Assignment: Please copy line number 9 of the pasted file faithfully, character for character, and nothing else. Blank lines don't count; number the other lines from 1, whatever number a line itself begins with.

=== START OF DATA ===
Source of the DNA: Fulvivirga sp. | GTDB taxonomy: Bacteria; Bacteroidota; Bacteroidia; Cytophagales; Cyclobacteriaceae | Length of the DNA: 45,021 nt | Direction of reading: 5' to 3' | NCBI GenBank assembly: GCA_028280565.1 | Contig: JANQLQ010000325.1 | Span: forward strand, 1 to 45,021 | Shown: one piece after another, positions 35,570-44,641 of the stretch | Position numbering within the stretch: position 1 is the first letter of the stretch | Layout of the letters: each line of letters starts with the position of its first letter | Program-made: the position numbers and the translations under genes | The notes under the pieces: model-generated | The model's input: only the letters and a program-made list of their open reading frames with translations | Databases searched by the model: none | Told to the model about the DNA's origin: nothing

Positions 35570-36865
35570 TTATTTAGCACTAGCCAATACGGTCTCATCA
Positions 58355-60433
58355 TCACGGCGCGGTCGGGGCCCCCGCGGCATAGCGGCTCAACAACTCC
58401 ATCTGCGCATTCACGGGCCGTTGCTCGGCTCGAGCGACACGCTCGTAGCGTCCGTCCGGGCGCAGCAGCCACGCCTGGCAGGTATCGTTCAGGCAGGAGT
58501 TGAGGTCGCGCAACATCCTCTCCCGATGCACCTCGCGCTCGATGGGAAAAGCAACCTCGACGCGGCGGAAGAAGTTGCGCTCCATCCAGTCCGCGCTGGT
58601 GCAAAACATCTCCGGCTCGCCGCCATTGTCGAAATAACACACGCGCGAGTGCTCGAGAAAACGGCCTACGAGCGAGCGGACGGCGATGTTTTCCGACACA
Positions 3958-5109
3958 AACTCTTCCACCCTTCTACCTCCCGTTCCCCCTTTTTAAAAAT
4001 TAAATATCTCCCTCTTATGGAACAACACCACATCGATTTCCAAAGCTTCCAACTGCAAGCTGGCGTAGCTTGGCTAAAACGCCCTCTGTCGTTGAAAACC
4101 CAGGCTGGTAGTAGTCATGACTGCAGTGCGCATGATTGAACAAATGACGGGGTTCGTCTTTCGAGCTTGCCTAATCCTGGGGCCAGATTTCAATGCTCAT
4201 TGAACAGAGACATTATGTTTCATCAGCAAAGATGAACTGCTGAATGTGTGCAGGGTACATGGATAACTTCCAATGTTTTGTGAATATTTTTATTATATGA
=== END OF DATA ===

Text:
Positions 3958-5109